However, software companies have warned that the language used in the book could be detected by content control systems and deemed to be inappropriate.
Sheelagh Hawkins of Irish owned MXSweep said that firms need to protect themselves and their employees against potential legal action.
"As an employee, I may not want to receive a copy of 50 Shades Of Grey," she said.
"This issue is common but actually very easy to solve if proper email content control is enabled."
The computer experts said that the controls are needed, not only to highlight distribution of inappropriate material, but also to ensure there is compliance within the firms when it comes to credit card numbers, catalogue details or confidential material."
But she said that every organisation is unique, so MXSweep trained staff work with organisations to help customise their rules and policies.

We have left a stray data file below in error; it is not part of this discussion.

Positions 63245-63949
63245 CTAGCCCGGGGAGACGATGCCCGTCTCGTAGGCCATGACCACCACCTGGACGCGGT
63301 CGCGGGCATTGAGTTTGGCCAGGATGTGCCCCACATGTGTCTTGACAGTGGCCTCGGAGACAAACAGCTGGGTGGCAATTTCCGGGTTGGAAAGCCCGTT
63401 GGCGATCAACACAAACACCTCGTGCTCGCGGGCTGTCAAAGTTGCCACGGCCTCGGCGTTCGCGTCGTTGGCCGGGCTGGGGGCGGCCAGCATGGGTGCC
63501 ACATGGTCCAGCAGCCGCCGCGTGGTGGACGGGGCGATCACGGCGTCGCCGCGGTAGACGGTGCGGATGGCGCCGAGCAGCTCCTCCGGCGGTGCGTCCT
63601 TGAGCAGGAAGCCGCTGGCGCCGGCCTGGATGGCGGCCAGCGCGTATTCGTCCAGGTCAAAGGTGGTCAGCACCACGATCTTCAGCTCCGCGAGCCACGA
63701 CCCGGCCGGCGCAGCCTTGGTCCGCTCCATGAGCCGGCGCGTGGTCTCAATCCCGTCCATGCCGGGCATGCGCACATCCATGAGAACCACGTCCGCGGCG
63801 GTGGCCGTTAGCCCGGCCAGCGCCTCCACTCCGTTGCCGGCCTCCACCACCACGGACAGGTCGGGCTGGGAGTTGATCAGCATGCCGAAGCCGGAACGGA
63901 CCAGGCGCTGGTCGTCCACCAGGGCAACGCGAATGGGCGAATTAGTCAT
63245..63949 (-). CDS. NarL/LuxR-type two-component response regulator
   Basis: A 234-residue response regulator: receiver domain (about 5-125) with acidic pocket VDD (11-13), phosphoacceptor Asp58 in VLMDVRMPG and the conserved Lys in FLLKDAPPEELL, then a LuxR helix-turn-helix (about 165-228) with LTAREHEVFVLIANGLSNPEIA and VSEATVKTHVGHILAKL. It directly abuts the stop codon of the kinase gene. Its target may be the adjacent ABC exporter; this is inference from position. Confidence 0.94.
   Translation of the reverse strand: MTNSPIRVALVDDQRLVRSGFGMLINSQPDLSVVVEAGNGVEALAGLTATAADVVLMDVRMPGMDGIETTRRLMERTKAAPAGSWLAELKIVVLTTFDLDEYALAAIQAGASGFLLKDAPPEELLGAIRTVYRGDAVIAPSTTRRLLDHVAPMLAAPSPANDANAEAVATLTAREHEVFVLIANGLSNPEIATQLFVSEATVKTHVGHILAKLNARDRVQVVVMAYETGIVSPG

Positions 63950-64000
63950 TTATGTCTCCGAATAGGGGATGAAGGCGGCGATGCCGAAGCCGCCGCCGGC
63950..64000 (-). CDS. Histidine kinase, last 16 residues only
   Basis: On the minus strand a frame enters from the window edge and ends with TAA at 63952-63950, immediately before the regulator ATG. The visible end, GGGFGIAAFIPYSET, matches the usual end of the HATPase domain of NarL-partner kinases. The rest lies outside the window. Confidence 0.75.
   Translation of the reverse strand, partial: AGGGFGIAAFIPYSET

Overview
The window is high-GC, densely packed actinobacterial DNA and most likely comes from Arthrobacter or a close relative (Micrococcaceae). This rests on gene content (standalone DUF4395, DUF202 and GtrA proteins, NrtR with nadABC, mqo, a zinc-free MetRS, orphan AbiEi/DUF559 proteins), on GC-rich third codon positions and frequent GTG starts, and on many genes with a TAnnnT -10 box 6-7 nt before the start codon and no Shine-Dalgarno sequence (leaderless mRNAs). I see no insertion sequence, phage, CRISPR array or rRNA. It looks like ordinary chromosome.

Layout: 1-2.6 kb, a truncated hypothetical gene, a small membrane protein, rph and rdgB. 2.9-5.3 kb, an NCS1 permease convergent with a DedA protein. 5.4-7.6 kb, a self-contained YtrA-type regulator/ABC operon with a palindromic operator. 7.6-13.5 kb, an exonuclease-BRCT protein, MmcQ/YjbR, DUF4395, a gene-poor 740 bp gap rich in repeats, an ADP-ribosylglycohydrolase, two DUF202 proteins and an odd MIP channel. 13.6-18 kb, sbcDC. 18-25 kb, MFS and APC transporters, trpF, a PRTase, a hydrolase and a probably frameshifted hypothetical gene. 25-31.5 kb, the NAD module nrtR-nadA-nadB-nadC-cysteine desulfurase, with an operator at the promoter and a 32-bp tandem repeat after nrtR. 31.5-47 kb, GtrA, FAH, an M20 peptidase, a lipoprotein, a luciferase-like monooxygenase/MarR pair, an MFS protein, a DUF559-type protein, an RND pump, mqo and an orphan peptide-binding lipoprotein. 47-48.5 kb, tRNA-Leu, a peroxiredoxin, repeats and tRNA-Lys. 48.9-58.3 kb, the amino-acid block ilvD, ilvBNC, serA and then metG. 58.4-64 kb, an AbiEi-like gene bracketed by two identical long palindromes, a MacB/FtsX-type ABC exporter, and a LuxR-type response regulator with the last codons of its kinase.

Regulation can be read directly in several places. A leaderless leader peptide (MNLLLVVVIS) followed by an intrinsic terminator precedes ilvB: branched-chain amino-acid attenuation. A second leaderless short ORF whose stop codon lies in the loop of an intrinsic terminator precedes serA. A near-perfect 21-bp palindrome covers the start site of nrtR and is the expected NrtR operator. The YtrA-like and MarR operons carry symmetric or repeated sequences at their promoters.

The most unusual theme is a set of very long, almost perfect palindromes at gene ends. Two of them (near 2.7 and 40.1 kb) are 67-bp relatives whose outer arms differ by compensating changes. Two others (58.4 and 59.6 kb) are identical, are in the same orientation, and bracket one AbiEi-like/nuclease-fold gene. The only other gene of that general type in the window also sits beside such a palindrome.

A representative for the Data Protection Commissioner said that there must be a balance between the privacy expectation and the up front and transparent monitoring of systems.
"If an employer provides equipment, they have a right to monitor this to a certain extent, but it should be balanced," a spokeswoman told the Herald.
"It should not be the case that they are monitoring the content of each and every email.
"The employer should stipulate to employees what you can and cannot use the equipment for and be upfront about it.
"Obviously they shouldn't be sending unacceptable material or what could be viewed as pornography. As long as they are telling you that they are recording you and that they don't step across the line.
"If an employee's misuse of email or internet is found too far unacceptable, there is a strong possibility that he or she will get fired."